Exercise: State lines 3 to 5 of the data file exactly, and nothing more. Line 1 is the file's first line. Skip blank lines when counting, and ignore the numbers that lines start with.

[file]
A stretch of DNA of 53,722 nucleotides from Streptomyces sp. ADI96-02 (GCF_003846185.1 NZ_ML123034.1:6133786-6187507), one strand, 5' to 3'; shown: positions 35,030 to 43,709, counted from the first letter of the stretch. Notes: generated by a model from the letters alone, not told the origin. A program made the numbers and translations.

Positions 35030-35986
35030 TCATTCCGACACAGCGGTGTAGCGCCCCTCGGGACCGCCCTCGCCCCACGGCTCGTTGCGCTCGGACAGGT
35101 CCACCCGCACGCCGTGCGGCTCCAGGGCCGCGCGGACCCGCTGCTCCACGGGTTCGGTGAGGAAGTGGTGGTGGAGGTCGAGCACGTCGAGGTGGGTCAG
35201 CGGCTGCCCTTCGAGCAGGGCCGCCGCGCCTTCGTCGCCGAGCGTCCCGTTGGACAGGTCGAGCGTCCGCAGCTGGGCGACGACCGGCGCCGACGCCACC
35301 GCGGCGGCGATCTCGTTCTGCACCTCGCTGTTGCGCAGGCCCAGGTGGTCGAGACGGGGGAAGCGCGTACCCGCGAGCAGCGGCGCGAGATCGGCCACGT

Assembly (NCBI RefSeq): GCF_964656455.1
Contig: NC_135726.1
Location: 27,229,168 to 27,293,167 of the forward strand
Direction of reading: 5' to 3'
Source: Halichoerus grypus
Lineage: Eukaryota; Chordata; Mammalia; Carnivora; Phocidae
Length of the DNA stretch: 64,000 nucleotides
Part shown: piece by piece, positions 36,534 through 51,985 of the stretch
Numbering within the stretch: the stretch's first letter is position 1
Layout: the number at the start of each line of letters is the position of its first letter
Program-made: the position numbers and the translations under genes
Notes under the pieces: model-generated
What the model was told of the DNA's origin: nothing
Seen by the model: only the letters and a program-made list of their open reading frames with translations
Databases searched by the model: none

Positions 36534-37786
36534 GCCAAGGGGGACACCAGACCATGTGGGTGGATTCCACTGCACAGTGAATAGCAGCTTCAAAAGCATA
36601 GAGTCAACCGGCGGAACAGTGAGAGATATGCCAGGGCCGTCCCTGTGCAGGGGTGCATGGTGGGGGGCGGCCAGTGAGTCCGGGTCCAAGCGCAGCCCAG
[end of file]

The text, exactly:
35030 TCATTCCGACACAGCGGTGTAGCGCCCCTCGGGACCGCCCTCGCCCCACGGCTCGTTGCGCTCGGACAGGT
35101 CCACCCGCACGCCGTGCGGCTCCAGGGCCGCGCGGACCCGCTGCTCCACGGGTTCGGTGAGGAAGTGGTGGTGGAGGTCGAGCACGTCGAGGTGGGTCAG
35201 CGGCTGCCCTTCGAGCAGGGCCGCCGCGCCTTCGTCGCCGAGCGTCCCGTTGGACAGGTCGAGCGTCCGCAGCTGGGCGACGACCGGCGCCGACGCCACC